Timothy I, Dialogue with the Caliph al-Mahdi

In 781 AD the East Syriac Catholicos, Timothy I, was invited by the Abbassid Caliph al-Mahdi to answer a series of questions about Christianity over two days.  The discussion took place at Baghdad, while the Caliph’s son, Harun al-Raschid, was conducting a campaign against the Byzantines. 

The questions and his replies are extant in Syriac.  I’ve placed the English translation by Alphonse Mingana online here:

http://www.tertullian.org/fathers/timothy_i_apology_01_text.htm

Introduction here:

http://www.tertullian.org/fathers/timothy_i_apology_00_intro.htm

Timothy I was an interesting man, heavily involved in the Nestorian evangelism which ultimately reached China.  He also was involved in biblical textual criticism, and his letters record the discovery of some old manuscripts of the Psalms in the region of the Dead Sea; a possible precursor of the modern Dead Sea Scrolls discovery.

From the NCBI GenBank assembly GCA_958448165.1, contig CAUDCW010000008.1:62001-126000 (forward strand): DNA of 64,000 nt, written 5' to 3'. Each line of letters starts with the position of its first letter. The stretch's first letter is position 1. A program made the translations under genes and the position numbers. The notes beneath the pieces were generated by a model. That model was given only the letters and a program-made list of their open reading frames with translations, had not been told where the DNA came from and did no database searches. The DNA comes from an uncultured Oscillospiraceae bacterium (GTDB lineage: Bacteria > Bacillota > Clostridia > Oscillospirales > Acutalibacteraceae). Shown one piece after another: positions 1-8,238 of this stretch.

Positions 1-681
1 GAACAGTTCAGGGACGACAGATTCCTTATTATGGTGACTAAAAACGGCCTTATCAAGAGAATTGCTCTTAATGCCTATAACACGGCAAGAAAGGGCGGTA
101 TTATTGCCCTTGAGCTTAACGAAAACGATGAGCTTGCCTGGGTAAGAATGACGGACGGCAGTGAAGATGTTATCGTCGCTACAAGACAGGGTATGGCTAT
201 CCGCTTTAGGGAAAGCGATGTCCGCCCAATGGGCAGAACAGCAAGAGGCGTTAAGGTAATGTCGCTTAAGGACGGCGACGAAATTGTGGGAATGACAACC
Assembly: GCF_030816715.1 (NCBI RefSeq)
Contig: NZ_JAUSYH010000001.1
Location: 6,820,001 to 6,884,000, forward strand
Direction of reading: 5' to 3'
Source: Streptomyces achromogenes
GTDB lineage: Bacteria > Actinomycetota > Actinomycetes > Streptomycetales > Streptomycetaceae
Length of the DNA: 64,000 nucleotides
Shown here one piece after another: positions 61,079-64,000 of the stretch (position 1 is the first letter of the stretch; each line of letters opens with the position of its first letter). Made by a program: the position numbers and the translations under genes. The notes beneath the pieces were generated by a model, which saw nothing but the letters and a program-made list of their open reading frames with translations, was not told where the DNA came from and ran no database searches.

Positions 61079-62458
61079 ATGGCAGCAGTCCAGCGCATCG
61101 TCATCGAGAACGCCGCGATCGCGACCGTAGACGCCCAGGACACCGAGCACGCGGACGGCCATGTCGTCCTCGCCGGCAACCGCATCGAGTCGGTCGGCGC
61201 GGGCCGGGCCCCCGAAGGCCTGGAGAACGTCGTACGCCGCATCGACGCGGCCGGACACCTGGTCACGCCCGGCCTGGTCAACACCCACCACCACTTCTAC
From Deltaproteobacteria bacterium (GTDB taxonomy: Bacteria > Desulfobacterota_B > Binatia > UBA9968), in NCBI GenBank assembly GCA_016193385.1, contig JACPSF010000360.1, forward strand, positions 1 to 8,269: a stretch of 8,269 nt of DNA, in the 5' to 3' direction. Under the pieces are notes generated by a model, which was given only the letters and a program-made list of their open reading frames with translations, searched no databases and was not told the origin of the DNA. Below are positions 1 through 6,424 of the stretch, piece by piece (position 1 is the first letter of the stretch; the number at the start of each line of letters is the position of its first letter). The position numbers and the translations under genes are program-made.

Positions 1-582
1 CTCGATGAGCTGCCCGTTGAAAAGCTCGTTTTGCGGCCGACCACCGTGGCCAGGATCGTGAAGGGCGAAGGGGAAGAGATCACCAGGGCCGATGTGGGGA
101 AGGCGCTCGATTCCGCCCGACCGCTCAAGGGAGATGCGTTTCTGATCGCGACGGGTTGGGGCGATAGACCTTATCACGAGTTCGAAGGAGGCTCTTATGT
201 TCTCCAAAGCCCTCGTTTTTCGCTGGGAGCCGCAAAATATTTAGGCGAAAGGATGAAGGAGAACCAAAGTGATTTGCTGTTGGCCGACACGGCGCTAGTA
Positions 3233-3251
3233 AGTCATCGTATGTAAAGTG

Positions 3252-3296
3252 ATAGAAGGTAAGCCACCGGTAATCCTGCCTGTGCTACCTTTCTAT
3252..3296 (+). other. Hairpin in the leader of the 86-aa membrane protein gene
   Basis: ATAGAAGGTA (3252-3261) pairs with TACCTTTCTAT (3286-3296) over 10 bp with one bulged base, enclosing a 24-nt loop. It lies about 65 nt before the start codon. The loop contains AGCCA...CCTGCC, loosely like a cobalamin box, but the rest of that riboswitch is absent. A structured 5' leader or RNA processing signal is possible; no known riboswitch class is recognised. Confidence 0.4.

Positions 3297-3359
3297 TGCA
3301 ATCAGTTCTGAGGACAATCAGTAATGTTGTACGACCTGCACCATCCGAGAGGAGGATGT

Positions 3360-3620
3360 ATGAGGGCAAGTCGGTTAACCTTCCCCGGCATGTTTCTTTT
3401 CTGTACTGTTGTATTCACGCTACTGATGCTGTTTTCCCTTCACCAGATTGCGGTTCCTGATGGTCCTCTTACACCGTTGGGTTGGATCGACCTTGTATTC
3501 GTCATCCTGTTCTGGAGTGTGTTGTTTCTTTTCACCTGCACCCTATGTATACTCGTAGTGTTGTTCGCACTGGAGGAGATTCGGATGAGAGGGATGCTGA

The text above is public domain: please copy freely.  It now forms part of my collection of public domain patristic texts available here:

http://www.tertullian.org/fathers/

For those who would like to support the work of the site, you can buy a CDROM of the translations from here:

http://www.tertullian.org/fathers/all_the_fathers_on_cd.htm

All the best,

Roger Pearse

7 thoughts on “Timothy I, Dialogue with the Caliph al-Mahdi”

  1. Hello Roger,
    thanks for posting these links. I have just been reading ‘The Lost History of Christianity’ by Philip Jenkins, and he made reference to the importance of Timothy. In particular, the discussion of Timothy with caliph al-Mahdi.

    I am quite interested in the spread of the Nestorian churches into China. So, thanks for this. Kind regards,

  2. Thanks for the note. Glad to help with Timothy. What I wish is that his correspondence existed in English (only about half does) and that it was online (none is).

    Jenkins book is one I bought, but I didn’t like. Hope you were more successful!

  3. I also first encountered Timothy through Philip Jenkins book…I wish he wrote it differently but I’m glad he gave me the names to look up!

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